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What Young, Healthy People Have to Fear From COVID-19
UpTime:2020-09-07Count:17

COVID-19 presents an array of health challenges that are serious, if not imminently fatal. The disease occasionally sends people’s immune system into a frenzy, wreaking havoc on their internal organs. Several studies of asymptomatic patients revealed that more than half of them had lung abnormalities. A March study published in the Journal of the American Heart Association found that 7 to 20 percent of sick patients showed heart damage associated with COVID-19.

As my colleague Ed Yong explained, many COVID-19 patients experience protracted illness. These “long-haulers” suffer from a diabolical grab bag of symptoms, including chronic fatigue, shortness of breath, unrelenting fevers, gastrointestinal problems, lost sense of smell, hallucinations, short-term-memory loss, bulging veins, bruising, gynecological problems, and an erratic heartbeat. And according to the neuroscientist David Putrino, chronic patients are typically young (the average age in his survey is 44), female, and formerly healthy.

We don’t know how many long-haulers are out there. But by combining the conclusion of several well-regarded studies, we can arrive at a decent estimate.

For men in their 30s, like me, about 1.2 percent of COVID-19 infections result in hospitalization, according to a July study published in Science. Once the disease has progressed to this point, the risk of chronic illness soars. Research from Italy found that roughly nine in 10 hospitalized patients said they still had symptoms after two months. A British study reported a similar risk of long-term illness.

Now the math: When you multiply the hospitalization rate for 30-something men (about 1.2 percent) by the chronic-illness rate of hospitalized patients (almost 90 percent), you get about 1 percent. That means a guy my age has one-in-100 chance of developing a long-term illness after contracting COVID-19. For context, the estimated infection-fatality rate for somebody in their 60s is 0.7 percent, according to the same study in Science.

More frightening than what we’re learning now is what we cannot yet know: the truly long-term—as in, decades-long—implications of this disease for the body. “We know that hepatitis C leads to liver cancer, we know that human papillomavirus leads to cervical cancer, we know that HIV leads to certain cancers,” Howard Forman, a health-policy professor at Yale, told James Hamblin and Katherine Wells of The Atlantic. “We have no idea whether having had this infection means that, 10 years from now, you have an elevated risk of lymphoma.”‪


Why would scott Atlas, the White House, or anybody for that matter dismiss the threat to young people? One answer is that they want to convince Americans that if a bunch of teens and 20-somethings get infected, the U.S. will move closer to the ultimate goal of achieving “herd immunity.” Briefly, that means the point at which a disease, like COVID-19, can no longer trigger an epidemic outbreak, because enough of the population has already developed immunity. Atlas has argued that, if herd immunity is an inevitable destination, we should perhaps put our foot on the accelerator.

But the case for herd immunity rests on two dubious assumptions. The first is that the disease isn’t risky to the people it doesn’t kill—which we know to be false.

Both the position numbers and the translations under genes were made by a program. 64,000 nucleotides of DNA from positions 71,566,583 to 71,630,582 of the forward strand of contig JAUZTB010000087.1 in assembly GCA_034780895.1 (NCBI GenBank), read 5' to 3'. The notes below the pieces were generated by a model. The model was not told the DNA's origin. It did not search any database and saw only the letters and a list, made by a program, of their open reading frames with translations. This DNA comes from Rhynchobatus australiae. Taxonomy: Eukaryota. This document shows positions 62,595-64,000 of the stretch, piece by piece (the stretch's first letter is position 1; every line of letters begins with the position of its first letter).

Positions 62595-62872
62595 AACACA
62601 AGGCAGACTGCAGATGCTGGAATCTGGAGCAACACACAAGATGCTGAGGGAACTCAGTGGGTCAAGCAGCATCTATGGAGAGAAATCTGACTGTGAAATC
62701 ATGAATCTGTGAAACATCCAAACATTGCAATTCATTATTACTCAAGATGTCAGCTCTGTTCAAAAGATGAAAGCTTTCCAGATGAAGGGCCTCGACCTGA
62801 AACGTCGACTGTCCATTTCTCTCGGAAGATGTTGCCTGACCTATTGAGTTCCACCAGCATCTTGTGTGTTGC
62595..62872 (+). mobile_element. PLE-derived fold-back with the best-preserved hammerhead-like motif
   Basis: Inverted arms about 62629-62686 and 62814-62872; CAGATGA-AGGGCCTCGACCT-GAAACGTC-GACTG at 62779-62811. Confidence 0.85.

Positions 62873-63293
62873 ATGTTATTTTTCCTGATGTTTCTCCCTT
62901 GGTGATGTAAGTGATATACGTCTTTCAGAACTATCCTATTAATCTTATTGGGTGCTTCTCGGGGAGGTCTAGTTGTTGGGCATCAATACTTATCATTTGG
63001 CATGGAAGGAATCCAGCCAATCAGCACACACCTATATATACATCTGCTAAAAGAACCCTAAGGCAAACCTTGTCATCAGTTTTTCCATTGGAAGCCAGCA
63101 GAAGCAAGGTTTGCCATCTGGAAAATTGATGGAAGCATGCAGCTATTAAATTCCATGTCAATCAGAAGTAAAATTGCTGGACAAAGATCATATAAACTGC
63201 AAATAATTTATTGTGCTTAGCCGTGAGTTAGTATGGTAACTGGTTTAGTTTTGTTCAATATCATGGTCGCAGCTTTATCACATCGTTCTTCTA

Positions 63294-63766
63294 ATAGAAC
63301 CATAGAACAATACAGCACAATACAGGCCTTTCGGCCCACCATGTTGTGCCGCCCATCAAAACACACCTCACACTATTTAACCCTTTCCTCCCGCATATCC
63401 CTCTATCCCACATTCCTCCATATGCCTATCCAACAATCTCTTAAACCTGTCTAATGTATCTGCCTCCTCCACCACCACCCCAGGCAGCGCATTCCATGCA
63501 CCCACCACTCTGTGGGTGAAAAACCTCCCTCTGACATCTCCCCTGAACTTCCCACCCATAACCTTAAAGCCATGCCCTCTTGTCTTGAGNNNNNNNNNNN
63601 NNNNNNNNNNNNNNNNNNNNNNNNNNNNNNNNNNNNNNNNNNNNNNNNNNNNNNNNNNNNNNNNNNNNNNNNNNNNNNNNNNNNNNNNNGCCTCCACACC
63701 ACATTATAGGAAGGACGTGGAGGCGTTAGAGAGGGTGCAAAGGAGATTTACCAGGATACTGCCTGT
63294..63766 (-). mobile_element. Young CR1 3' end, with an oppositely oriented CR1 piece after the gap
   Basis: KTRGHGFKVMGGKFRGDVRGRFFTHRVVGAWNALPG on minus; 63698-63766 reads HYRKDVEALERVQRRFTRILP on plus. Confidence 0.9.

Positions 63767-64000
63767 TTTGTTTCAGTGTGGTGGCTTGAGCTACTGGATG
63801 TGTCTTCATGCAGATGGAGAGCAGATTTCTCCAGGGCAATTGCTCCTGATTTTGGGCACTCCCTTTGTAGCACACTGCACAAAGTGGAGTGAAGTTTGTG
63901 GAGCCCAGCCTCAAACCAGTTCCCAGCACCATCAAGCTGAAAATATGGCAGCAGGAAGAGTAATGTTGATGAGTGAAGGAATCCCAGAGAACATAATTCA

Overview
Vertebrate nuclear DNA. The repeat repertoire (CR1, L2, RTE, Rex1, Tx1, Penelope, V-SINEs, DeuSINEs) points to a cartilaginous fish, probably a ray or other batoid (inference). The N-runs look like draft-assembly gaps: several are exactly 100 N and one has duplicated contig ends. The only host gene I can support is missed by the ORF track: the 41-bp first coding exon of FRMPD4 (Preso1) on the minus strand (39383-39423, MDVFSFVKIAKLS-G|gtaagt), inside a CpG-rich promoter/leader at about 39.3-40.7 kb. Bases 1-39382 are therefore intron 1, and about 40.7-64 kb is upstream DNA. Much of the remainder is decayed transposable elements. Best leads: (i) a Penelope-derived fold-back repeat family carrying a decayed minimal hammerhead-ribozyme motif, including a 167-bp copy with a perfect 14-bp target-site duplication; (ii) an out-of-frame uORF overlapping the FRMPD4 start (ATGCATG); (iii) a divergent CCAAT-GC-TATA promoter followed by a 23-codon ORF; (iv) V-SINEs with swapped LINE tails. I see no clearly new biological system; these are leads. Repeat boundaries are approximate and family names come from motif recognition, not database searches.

“If you’re signing up for herd immunity, you’re also signing up for a huge number of hospitalizations, and a substantial fraction of those people will be sick for months,” says Marm Kilpatrick, an infectious-disease researcher at  UC Santa Cruz. “Do the symptoms last three months? Six months? Three years? Nobody knows, but I wouldn’t want my pandemic plan to be, Let’s have hundreds of thousands of young people with lifelong illnesses. I wouldn’t want to tell 30-to-50-year-olds that we’ve signed them up for a high risk of heart disease and chronic organ damage.”

The second dubious assumption is that it’s easy to distinguish between the high-risk group and the low-risk group.

“The most simplistic way to protect the vulnerable is to divide the population by age, but you can’t choose an arbitrary cutoff and say ‘Let’s protect everybody under age 65,’ because nothing magic happens at age 65,” says Andrew Levin, an economist at Dartmouth. “The average person who is 64.9 years old has the exact same health risks as somebody who is 65. So it’s very difficult to divide populations into safe and not-safe categories.”


Besides, the U.S. is not, for the most part, spatially segregated by age. Restaurants and stores serve old and young patrons, and there are tens of millions of multigenerational households. Evidence that young and old people mingle constantly can be seen in the recent COVID-19 death data: A southern surge that started among young people spread to older populations, who died in disproportionate numbers. “There is the assumption that we can start cocooning the elderly, but we have no new innovation here,” says Natalie Dean, an assistant biostatistics professor at the University of Florida. “Are they saying we should try harder to protect old people? What does ‘trying harder’ even look like, compared to now? I just don’t understand the argument.”

Herd immunity is an inoperable plan, teetering on a false assumption of elderly-cocooning, which encourages young people to play craps with the long-term health of their internal organs. The choice is yours. You can listen to the scientists. Or you can roll the dice with your guts.


Source: https://www.theatlantic.com/ideas/archive/2020/09/what-young-healthy-people-have-fear-covid-19/616087/

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